Wednesday, December 24, 2014

Battle High 2 to Unity3D: Done

So after several months of work, the Unity3D port of Battle High 2 is done! The and Desura versions are both now and available for purchase and play:
Anyway, I wanted to use this time to explain some of the struggles and triumphs I made porting the game over from XNA to Unity3D. Do they even call it Unity3D anymore or just Unity? This isn't important, but I'm just going to refer to it as Unity for the rest of the post and I'm not referring to Assassin's Creed: Unity.

Why Even Do This?!

So I started porting Battle High 2 to Unity in July of 2013 I believe, which was also when I started writing my GameMaker book.  I wanted to port the game from XNA to Unity because XNA was a dying framework.  It still exists, but you can't really do much with besides make XBLIG games, another service not many people get much use out of, and PC games, which has various requirements such as Windows Media Player and the XNA distributable framework, which not everyone is willing to install.
So I decided on Unity because it's known for being portable to a variety of outlets:  web, mobile, pc, and even console.  There is varying amounts of work between these different platforms, but being able to is definitely a great aspect of this engine.  In addition, Unity is still being updated and worked on; with Unity 5.0 coming out soon, there will be new changes in the engine -- optimization, rendering, gameplay, etc.  All of these can improve future versions of the game -- or cause major headache.  For these reasons, I really wanted to port the game to Unity; however, my approaches were not the best.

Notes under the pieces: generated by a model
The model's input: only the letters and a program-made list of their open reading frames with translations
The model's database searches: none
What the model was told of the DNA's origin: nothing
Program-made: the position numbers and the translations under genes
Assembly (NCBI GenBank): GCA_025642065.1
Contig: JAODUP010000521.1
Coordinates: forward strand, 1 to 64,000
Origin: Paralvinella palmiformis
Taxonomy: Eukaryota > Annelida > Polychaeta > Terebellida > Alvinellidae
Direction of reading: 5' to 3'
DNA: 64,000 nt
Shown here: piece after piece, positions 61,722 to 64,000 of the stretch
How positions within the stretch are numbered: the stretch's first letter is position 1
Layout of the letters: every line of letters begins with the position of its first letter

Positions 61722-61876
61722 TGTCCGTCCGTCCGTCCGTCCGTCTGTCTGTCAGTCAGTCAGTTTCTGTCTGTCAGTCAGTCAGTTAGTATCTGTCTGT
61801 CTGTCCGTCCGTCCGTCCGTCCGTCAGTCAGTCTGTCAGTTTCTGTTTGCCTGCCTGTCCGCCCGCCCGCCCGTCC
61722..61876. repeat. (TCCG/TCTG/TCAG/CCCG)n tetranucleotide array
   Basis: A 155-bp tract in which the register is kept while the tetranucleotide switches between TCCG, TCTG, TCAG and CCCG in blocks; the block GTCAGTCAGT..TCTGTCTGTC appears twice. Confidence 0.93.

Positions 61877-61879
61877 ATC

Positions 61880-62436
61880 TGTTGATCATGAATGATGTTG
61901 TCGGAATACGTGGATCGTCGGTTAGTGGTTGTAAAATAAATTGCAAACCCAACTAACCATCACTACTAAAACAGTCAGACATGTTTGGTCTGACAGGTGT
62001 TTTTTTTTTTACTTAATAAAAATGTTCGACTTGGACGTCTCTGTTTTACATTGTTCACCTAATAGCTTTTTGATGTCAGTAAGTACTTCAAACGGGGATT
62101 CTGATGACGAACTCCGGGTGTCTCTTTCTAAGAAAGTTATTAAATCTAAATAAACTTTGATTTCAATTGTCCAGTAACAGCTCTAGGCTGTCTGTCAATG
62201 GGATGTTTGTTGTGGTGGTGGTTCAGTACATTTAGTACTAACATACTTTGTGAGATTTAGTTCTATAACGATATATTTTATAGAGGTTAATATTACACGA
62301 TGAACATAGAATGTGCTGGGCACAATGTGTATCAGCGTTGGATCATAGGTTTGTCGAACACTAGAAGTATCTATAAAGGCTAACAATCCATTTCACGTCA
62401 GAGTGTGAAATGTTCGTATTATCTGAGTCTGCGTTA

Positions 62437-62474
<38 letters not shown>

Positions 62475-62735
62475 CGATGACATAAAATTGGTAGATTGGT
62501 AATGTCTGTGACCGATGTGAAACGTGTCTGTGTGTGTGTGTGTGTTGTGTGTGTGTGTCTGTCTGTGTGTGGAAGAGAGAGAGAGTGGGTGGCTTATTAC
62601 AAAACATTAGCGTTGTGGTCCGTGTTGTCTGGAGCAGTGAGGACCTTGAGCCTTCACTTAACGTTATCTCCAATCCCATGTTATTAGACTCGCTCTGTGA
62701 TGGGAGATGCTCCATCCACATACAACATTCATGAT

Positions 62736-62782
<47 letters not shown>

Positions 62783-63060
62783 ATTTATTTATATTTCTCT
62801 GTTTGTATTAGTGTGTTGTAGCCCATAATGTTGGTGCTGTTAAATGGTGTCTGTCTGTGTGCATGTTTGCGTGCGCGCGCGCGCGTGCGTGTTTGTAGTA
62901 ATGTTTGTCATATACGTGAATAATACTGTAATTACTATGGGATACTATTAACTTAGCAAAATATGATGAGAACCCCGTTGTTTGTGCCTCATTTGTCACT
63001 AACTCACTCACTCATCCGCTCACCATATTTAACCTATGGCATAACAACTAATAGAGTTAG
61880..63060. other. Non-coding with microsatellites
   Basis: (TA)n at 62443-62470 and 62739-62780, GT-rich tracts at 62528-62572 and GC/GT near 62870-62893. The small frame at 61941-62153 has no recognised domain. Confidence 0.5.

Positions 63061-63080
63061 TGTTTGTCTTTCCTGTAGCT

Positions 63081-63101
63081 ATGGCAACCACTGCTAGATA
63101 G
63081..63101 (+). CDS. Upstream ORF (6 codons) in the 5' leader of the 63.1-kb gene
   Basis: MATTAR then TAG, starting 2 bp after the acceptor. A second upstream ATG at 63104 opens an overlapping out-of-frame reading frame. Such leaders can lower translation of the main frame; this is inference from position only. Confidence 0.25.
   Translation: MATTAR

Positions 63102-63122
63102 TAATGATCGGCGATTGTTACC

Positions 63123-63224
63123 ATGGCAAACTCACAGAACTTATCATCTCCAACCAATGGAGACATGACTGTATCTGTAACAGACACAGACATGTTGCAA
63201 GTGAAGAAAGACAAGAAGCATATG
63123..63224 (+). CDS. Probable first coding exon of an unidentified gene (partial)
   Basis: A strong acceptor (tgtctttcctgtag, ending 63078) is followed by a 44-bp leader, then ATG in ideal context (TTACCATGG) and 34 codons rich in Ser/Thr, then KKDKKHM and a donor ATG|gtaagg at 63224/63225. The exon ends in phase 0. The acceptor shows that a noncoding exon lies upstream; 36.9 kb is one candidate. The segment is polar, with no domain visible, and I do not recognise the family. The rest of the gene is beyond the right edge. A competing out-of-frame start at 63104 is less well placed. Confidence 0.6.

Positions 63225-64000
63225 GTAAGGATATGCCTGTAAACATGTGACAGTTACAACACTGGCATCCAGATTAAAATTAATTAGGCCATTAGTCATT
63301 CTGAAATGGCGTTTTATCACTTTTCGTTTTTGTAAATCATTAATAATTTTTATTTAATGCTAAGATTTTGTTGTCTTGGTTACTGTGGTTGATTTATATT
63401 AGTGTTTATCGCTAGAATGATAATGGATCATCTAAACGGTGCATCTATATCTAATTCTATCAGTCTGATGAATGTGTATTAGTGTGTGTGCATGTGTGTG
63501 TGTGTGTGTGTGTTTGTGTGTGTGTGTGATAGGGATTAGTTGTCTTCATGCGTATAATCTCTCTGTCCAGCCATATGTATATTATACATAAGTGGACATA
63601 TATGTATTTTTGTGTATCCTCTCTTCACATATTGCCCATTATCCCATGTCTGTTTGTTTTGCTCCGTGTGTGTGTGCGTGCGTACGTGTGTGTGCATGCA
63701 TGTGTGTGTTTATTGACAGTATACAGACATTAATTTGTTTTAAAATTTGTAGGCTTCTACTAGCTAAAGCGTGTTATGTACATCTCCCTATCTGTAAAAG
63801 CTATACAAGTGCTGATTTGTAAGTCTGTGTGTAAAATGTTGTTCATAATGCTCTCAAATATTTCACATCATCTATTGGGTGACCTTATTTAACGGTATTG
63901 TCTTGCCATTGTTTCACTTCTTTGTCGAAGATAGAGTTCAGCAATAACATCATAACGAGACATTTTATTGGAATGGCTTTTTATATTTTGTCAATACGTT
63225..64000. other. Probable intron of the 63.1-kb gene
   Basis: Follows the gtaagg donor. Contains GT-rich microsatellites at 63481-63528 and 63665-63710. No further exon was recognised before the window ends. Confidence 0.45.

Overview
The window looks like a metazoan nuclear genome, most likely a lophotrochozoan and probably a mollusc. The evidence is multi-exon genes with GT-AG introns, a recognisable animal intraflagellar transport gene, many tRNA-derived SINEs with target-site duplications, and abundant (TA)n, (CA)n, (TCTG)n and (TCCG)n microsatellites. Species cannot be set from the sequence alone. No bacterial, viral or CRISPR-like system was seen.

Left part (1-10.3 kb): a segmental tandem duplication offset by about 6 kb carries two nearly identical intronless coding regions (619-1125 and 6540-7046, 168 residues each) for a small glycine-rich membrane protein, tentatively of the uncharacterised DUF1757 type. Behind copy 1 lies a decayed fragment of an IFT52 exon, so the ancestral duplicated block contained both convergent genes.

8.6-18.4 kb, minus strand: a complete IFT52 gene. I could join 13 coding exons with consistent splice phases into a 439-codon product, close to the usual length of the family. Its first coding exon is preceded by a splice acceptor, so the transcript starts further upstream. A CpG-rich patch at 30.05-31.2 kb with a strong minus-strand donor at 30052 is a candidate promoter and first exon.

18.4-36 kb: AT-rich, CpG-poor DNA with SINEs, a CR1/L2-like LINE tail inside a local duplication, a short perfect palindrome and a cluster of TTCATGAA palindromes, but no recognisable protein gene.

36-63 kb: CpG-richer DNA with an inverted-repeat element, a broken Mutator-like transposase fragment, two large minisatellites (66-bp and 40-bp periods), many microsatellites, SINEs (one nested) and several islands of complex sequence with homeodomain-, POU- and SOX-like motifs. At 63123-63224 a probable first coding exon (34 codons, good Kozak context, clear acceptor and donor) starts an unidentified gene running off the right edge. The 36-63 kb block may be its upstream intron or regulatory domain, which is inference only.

Version:  Doing it all from Scratch

So I tried porting Battle High 2 three times.  The first time I was very confident and thought it'd be very easy, but the problem I already had the game done so rewriting everything from scratch became overly tedious and boring.  Though it was neat seeing the game against 3D backgrounds, trying to finish this was just going to take way too long.  Again, I was writing everything from scratch.  I'm not sure if it existed or not at the time, but I wrote my own sprite rendering system as opposed to Unity's SpriteRenderer class, which can take a part of a texture and renders it efficiently by making a special cutout mesh to avoid rendering unneeded transparent pixels which can cause slowdown.  At the same time, I became very enthralled with writing my GameMaker book, so I took an indefinite break and came back to the game several months later.

Version:  Doing 50% New

So after taking an extended break, I knew doing the game from scratch like I was was going to take too long, so this time around, I decided to use more assets from the original and use Unity's SpriteRenderer class but I still wanted to write all the code over.  This, like the previous version just became too tedious.  I also fell into a depression due to various things so that plus working on a major part of the game -- the code -- from scratch just felt too daunting, and I had to stop.

 

Version:  Direct from XNA

This third time I said to myself, "You know, XNA is C#, Unity uses C#, I'm going to do this more directly."  So I pretty much just copied my .cs files into Unity and stripped it of anything XNA -- and in some cases, commented it out.  This was the best thing to do; I'm only sad I didn't do this first as I would have saved so much time.  The version I just published on OUYA and Desura is really not Battle High 2 A+; it's not different enough to call it that yet.  Regardless, I'm happy that I was able to to finish and get it running in Unity.  I wrote some interesting code such as my own sprite packer; Unity has one, but I have too many sprites so it doesn't run properly, also, I run unique code to trim, remove duplicate, and convert sprites to Alpha8 for palettes.

Are there differences?